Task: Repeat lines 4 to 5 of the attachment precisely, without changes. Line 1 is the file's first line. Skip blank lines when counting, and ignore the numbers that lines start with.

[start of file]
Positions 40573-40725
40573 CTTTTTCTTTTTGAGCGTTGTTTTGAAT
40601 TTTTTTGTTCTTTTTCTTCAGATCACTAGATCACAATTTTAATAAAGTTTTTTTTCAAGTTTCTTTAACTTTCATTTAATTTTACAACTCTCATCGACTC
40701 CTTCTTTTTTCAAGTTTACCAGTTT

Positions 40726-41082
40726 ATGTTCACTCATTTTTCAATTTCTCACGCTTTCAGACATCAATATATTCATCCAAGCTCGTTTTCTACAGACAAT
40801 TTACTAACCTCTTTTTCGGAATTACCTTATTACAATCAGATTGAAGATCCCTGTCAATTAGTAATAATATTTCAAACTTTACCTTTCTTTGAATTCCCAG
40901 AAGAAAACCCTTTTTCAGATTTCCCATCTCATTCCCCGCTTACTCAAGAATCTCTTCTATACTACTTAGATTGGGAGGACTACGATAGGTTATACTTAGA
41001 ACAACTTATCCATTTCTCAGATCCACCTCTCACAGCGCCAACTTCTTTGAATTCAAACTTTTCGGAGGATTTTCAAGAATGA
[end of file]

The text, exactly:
40701 CTTCTTTTTTCAAGTTTACCAGTTT

Positions 40726-41082